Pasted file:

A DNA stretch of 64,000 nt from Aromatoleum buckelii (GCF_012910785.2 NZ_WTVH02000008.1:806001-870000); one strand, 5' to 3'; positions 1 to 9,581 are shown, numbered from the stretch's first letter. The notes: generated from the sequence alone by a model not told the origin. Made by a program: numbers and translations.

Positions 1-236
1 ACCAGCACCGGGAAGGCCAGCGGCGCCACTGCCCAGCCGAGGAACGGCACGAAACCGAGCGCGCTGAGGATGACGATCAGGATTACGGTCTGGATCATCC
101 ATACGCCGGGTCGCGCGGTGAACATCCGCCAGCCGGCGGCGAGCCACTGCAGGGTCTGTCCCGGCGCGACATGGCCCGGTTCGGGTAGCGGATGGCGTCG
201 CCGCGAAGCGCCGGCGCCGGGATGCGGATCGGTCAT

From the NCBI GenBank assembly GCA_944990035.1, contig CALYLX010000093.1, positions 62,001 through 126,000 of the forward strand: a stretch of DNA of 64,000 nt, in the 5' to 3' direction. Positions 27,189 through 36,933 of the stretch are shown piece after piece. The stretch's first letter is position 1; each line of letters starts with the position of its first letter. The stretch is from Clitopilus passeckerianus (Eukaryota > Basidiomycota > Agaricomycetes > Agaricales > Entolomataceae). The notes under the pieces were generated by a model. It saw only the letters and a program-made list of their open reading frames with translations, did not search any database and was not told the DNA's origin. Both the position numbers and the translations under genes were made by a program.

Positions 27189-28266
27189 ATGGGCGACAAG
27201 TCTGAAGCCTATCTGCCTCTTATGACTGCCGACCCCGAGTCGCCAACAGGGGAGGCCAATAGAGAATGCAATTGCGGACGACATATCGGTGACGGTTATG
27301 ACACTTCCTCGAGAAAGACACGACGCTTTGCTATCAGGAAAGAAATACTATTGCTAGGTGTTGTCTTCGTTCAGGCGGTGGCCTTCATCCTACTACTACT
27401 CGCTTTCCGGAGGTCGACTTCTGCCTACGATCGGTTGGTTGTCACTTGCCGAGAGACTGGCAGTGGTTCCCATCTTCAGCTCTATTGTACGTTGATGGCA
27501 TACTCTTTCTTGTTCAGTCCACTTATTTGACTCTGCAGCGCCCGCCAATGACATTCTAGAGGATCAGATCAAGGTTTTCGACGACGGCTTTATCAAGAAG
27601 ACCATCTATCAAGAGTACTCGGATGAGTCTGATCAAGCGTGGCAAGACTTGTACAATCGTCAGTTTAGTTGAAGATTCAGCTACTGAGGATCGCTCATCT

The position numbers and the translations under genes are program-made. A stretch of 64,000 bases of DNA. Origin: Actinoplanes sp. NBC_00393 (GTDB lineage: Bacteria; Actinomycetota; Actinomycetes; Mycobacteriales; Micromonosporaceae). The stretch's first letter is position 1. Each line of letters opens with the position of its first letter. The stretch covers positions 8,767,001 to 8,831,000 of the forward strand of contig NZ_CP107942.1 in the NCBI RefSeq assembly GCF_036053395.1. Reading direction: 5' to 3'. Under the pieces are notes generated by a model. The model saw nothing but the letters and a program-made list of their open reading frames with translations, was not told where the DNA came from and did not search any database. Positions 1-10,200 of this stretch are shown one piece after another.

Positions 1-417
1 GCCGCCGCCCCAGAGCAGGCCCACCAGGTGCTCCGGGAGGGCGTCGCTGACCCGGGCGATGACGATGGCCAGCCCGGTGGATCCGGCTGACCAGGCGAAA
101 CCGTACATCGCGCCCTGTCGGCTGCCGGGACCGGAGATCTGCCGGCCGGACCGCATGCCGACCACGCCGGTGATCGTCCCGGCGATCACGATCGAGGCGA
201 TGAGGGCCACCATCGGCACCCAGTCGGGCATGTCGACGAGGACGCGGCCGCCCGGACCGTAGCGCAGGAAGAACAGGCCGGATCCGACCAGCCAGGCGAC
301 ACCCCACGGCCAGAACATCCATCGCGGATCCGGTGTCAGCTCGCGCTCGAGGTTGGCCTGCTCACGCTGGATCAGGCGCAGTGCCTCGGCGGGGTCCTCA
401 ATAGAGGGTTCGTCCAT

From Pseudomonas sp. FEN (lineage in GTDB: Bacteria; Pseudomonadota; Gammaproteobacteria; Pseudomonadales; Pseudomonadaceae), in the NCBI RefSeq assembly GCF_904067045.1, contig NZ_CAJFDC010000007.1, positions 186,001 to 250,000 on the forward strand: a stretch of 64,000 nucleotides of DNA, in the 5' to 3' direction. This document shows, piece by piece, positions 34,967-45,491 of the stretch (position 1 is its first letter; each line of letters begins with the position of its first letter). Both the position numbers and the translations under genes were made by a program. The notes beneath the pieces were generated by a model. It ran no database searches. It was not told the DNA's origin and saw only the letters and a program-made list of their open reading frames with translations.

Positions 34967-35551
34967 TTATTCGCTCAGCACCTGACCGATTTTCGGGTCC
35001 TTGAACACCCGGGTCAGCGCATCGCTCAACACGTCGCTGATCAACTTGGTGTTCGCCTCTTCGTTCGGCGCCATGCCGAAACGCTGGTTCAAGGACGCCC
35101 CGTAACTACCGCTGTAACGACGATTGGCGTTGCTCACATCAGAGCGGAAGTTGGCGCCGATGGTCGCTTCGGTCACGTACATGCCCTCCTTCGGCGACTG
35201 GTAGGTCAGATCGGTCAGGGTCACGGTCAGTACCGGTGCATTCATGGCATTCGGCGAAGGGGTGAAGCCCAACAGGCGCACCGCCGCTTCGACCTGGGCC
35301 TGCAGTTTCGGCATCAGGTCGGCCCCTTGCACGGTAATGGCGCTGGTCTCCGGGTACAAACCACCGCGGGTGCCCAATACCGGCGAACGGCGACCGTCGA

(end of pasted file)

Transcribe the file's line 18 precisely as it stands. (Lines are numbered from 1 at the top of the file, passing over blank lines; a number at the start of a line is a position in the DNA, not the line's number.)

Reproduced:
201 TGAGGGCCACCATCGGCACCCAGTCGGGCATGTCGACGAGGACGCGGCCGCCCGGACCGTAGCGCAGGAAGAACAGGCCGGATCCGACCAGCCAGGCGAC